Opinions Article - 09/08/09
At some point in history a man, most likely inspired by the Three Stooges, realized that the best method to correct ones vision would be to repeatedly poke something into their own eyes. That realization led to the invention of contact lenses, an item that has since garnered universal recognition as a viable alternative to the constant glasses-breaking us book worms all so frequently had to endure at the hands of angered biker gangs, as well as provided the perfect excuse to cry in public. After numerous encounters with bullies at college and frequent emotional breakdowns due to sudden flashbacks of a previous episode of Greys Anatomy, I finally decided that a product such as this was meant for me.
My only previous encounter with contacts was four years ago, when I thought my entrance into college would benefit from the lack of a broken object affixed in front of my eyes by scotch tape and carpenters glue. A wrench was thrown into my plans however when I realized that contacts required prodding fingers into one of the top three places on my body where I desperately didn’t want fingers to prod: my eyes.
As cool as having lazers shot into my eyes sounds, I just couldn’t go for surgery either. I settled on a pair of frames which I would later repeatedly lose until finally sitting on them.
Two weeks ago I decided it was time to try again. Again I endured the same practical joke the optometrist pulled on me at my last three visits by sitting in a dark quiet room until having a powerful jet of air shot directly into my face at the most unexpected moment. It appears my doctor makes for a tough audience, as in my surprise the empty coconut thud, heard as my head banged against the medical instruments, refused to elicit the slightest laugh. It’s a sick world we live in.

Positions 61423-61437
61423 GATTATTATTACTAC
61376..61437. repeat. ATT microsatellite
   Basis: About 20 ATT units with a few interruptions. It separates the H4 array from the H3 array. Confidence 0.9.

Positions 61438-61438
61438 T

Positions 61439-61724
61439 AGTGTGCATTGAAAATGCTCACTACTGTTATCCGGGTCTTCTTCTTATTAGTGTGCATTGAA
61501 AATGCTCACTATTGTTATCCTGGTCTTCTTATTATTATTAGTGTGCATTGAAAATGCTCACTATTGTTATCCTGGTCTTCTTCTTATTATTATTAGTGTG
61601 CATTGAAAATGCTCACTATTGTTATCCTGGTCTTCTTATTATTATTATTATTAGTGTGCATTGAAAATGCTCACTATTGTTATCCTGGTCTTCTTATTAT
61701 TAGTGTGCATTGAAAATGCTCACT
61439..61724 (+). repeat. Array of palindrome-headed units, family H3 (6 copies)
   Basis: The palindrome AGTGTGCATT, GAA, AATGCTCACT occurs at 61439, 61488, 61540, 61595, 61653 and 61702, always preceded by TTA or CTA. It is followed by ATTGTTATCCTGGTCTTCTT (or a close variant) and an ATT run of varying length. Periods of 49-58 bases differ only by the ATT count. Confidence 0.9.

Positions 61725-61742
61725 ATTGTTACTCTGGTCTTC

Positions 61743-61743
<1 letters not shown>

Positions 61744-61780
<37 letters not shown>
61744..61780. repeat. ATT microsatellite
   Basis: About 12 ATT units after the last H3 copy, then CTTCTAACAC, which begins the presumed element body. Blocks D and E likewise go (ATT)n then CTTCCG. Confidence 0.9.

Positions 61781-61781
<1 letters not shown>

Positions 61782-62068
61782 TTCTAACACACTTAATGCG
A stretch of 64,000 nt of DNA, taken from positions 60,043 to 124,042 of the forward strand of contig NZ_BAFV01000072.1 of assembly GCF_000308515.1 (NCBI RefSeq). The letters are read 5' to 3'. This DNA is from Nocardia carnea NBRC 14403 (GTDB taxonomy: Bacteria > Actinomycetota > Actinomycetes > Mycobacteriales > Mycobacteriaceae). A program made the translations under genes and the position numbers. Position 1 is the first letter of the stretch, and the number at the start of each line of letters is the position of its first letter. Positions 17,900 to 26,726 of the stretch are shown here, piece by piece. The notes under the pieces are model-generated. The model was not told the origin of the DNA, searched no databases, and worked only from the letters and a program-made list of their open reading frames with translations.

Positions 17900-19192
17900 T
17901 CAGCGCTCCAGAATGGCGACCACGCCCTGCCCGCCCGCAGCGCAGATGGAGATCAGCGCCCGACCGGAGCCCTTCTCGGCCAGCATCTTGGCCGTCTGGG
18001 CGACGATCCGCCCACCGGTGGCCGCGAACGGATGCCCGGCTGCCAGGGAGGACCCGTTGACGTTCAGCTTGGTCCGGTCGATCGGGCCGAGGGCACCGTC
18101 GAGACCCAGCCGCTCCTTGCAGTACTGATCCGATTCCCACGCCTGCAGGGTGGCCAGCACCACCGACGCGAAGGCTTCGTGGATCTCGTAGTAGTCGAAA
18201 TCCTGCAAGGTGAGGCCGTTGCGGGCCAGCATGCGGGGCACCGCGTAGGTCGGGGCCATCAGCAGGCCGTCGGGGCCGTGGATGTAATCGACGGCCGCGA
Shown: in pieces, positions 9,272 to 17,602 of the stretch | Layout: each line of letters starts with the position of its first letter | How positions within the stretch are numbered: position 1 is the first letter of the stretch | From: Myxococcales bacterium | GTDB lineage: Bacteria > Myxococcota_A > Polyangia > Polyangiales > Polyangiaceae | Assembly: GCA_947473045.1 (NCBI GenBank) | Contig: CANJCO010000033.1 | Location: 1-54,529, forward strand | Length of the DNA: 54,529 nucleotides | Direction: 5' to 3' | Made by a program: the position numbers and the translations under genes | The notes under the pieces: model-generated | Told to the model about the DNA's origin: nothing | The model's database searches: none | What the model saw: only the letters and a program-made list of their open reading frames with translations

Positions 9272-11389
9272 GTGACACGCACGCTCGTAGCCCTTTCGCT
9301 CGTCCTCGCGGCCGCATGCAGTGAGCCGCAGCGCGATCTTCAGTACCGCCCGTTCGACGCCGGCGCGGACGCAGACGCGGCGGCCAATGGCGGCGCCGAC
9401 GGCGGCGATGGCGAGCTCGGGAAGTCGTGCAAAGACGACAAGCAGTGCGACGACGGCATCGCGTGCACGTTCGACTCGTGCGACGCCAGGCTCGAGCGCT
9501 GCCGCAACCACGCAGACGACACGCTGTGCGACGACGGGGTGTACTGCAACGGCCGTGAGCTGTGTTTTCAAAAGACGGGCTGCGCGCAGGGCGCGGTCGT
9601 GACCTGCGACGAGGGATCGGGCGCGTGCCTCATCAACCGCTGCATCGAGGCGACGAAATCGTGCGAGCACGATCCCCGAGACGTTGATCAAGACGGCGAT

With Beth at my side I took my seat, placed the glistening lense on my finger, and raised it to my eye.
Thirty minutes later the situation had not changed. It appeared that as my finger approached my face, my eyelid would close at equal speed. All those years of listening to my mothers words of not sticking various objects into various body parts had finally, and surprisingly, sunk in. Although when I was six I could jam Play-Dough anywhere I wanted, I just couldn’t do it now.
As I repeatedly tried again and again, a thirteen year old girl taking the same test approached the counter, poked both her eyes twice, and apparently completed the same task I was attempting to finish in a matter of seconds.
The patience of the doctors was beginning to waiver. If I was going to do this I was going to have to overcome the disturbing memory of the time my brother convinced me there were crystals inside of toothpaste and squeezed an entire bottle in my eye. A breakthrough arrived when I realized I could force my eyelids open if I jammed my fingernails deep into them.
“Great job,” the doctor told me. “Now take them out.”
Looking back into the mirror and staring at my red eyes, I fully realized what a terrible situation I had placed myself into.
As they began to close the metal gates and shut off the lights I realized that once again I had lost the battle to contacts. The tears in my eyes were no longer merely from the irritation of constant poking, but from the recognition of my own defeat. I had failed, and now I had to face the humiliation of having my face grabbed by the doctor and the contacts removed by someone else’s hand.
I drove Beth home in silence. Although it’s pretty often that I embarrass myself, this was one of those special occasions where I also got to be sent away in a state of near blindness. She took my hand, and turning her way I realized how lucky I was to not only be near-sighted, but to be close enough to see her.
I returned the next day to face my arch-nemesis, and I returned victorious.
Now I just have to do it every morning...